High Performing Business – Discernment – From Hatred to Peace
Michelle LaBrosse, CCPM, PMP, PMI-ACP, RYT
It is darn near impossible to make good decisions when hatred is triggered and your limbic ( “fight or flight”) brain is engaged. The ancillary feelings of disdain, disgust, and disappointment also activate the limbiic brain. In the Happiness Project class, Cheetah students learn how to temper what triggers them so they can take more time to deliberate on decisions with their executive functioning brain rather than reacting from their more impulsive limbic brain. This helps improve the way we can process information coming in and discern the appropriate level of attention required.
When you get triggered into a sense of hatred, your body responds with a flood of stress hormones that over time increases anxiety and can activate a chemical depression. Hatred hurts the one doing the hating most. Learning how to shift into a more empowered state is critical for overall well being – and to improve the ability to discern the impact of our choices.
Stimulated by my own increasing complaints a month or so ago regarding the election, I made a commitment to limit complaints to less than 12 per day – 3 for the election, 3 relating to my relationships; 3 regarding my business, and 3 relating to a house project. For any complaint I required myself to develop three possible solutions. My complaints went way down and I found myself being less and less triggered by information relating to the election.
What though to do about someone else’s hatred – especially when something you have done or shared, or even who you are, triggers another’s ire? Other people’s triggers have nothing to do with you. Some people call this “pushing their buttons.” But the reality is you were most probably not around when those buttons got installed. For example, I grew up with three older brothers so I have some strong triggers around any behavior I perceive as bullying. The person who is exhibiting behaviors I perceive as bullying has absolutely nothing to do with my triggers. The key to handling another’s anger is to keep yourself calm, and centered – not owning or excusing their behavior and avoiding responding in kind. By all means get yourself to a safe place if you feel their hatred may turn violent. But do yourself a favor and with hold any need for an immediate response. Think about it – why would you want to disable your brain by going to where they are?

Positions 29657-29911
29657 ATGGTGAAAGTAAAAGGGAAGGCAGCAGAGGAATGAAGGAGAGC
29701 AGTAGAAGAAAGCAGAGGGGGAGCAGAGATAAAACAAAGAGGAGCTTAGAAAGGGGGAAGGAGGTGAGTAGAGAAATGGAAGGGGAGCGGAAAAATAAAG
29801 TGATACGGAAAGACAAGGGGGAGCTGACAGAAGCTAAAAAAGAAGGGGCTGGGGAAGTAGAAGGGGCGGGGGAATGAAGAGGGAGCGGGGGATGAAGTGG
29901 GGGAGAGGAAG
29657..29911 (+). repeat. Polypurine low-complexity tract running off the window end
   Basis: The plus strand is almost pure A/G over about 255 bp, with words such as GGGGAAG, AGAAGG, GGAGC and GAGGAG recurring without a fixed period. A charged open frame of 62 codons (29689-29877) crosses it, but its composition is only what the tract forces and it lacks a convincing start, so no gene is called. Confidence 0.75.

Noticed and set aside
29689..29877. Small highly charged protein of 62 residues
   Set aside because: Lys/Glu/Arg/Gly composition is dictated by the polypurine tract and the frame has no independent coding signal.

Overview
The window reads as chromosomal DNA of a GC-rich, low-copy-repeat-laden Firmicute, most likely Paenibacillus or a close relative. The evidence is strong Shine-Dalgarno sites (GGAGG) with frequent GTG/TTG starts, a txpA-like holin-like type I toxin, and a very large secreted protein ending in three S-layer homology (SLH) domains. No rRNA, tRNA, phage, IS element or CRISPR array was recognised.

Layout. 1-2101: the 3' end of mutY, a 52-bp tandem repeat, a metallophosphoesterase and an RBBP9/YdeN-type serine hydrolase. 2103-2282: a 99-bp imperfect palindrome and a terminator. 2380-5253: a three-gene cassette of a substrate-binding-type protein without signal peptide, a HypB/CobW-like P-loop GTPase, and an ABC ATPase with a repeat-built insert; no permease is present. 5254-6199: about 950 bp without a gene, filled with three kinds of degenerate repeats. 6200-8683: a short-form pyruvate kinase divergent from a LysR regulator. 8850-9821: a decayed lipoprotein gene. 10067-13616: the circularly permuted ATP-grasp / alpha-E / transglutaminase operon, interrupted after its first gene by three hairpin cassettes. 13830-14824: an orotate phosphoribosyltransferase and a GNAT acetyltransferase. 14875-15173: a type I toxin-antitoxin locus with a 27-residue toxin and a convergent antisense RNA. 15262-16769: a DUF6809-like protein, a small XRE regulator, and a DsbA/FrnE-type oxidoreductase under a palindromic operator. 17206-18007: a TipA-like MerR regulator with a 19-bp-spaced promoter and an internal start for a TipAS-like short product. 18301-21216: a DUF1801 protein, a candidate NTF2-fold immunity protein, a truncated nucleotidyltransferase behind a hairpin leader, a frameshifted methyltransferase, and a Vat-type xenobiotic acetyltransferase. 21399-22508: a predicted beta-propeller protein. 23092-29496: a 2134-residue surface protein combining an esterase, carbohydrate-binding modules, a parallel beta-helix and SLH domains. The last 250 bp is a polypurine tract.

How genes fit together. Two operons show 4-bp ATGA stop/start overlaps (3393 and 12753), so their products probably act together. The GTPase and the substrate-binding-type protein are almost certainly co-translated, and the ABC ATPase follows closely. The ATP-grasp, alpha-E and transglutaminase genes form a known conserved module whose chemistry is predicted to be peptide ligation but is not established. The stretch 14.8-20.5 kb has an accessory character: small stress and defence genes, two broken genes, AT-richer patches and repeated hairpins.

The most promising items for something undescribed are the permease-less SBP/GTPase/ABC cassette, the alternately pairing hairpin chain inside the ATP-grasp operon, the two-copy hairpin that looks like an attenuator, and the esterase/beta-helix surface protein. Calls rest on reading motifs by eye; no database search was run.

In the Cheetah Mastermind class, Cheetah students learn a technique we call “conversational aikido.” Cheetah students learn how to counter other people’s toxic triggered responses. They learn how to connect with kindness and compassion rather than correcting with their own triggered hateful response. Learning how to disarm hostility – especially when it is directed at you, can make your life significantly more peaceful. Practicing this technique in day to day exchanges can improve your brain, reduce being triggered, and improve discernment to make consistently better choices – especially regarding with whom you choose to associate.